Under the CARES Act starting March 18, 2020, Multi-family owner/agents may not evict, or even initiate an eviction, of a tenant solely for non-payment of rent or other fees or charges. 

There is no bar to evicting tenants for any other reason.

However, a landlord may not require a tenant to vacate without first giving 30 days’ notice, and that 30-day period cannot begin until after the expiration of the forbearance. See the CARE Act Language below. 

RENTER PROTECTIONS DURING FORBEARANCE 2 PERIOD.—A multifamily borrower that receives a forbearance under this section may not, for the duration of the forbearance— (1) evict or initiate the eviction of a tenant from a dwelling unit located in or on the applicable property solely for nonpayment of rent or other fees or charges; or (2) charge any late fees, penalties, or other charges to a tenant described in paragraph (1) for late payment of rent. (e) NOTICE.—A multifamily borrower that receives a forbearance under this section— (1) may not require a tenant to vacate a dwelling unit located in or on the applicable property before the date that is 30 days after the date on which the borrower provides the tenant with a notice to vacate; and (2) may not issue a notice to vacate under paragraph (1) until after the expiration of the forbearance.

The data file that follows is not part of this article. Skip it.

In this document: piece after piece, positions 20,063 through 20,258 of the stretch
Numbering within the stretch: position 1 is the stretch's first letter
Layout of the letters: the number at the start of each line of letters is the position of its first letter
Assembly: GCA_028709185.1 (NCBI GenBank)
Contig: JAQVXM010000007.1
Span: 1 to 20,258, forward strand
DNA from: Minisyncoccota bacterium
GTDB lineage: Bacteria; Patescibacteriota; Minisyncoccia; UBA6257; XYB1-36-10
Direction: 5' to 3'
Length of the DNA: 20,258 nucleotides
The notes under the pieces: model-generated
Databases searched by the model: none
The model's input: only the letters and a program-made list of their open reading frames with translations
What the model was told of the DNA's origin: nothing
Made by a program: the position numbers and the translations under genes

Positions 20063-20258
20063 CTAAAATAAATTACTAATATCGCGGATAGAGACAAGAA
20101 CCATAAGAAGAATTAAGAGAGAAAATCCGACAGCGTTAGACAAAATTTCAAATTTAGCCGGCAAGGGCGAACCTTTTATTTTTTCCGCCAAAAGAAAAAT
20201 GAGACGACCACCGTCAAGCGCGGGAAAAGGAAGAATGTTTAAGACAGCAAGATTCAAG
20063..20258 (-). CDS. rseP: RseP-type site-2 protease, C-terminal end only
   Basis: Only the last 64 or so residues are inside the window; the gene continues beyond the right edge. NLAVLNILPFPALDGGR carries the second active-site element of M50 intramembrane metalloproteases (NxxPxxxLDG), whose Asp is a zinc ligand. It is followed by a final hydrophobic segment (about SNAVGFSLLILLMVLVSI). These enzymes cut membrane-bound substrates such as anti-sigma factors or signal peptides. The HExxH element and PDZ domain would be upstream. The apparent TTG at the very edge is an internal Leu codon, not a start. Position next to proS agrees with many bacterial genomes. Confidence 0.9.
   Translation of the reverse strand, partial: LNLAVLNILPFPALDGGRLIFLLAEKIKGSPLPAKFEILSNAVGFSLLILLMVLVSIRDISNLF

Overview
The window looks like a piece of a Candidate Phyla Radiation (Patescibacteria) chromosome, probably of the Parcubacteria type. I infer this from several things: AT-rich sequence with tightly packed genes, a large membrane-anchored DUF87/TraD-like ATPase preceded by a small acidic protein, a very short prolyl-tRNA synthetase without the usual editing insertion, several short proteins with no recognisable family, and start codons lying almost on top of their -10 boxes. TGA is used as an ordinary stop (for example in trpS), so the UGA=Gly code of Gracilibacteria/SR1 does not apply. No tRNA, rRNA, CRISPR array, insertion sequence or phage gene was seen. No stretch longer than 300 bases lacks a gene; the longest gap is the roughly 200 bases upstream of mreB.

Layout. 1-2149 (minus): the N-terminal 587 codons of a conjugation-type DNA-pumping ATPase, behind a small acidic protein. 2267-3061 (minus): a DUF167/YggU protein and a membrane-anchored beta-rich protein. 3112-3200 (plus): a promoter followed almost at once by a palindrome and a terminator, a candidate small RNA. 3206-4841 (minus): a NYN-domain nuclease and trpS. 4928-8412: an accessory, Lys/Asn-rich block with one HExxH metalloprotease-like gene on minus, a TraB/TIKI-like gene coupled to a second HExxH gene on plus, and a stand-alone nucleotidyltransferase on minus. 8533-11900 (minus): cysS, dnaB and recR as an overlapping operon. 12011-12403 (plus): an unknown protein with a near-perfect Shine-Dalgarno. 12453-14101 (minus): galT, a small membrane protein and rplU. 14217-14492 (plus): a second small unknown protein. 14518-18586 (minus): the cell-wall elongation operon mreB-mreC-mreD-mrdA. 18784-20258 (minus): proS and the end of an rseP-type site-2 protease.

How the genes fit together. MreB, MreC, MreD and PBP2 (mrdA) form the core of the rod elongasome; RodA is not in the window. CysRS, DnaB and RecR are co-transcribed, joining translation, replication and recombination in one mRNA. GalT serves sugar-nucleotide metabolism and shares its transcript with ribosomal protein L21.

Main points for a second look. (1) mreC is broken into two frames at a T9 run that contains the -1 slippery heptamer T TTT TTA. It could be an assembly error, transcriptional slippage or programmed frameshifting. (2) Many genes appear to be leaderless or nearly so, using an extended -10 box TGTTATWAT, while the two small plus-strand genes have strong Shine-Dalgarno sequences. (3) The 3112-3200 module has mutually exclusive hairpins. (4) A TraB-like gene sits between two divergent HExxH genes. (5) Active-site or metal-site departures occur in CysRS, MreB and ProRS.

The moratorium applies to: rental housing providers whose properties are insured, guaranteed, supplemented, protected, or assisted in any way by HUD, the Federal Housing Administration, Fannie Mae, or Freddie Mac; or **participate in the Section 202 Supportive Housing for the Elderly Program; the Section 811 Housing for Persons with Disabilities Program; Housing Opportunities for Persons With AIDS (HOPWA) Program; McKinney-Vento Homelessness Assistance Programs; Section 236 properties; Section 221(d)(3) below market and reduced interest rate program (BMIR); the Section 8 Housing Choice Voucher (HCV) Program; Section 8 project-based housing; HOME grantees; rural housing assistance programs; and Low Income Housing Tax Credit (LIHTC) properties (**references in the law to rental housing providers of covered properties who must comply with the requirements of the Violence Against Women Act of 1994). 

Offering residents multiple ways to pay rent means that you are more likely to receive your rent payment in a timely fashion.  

If you do not accept credit card payments now, you may want to consider doing so. If you have a resident payment portal, residents can choose to pay by credit card.  

You can also establish a merchant’s account so you can take credit card payments over the phone.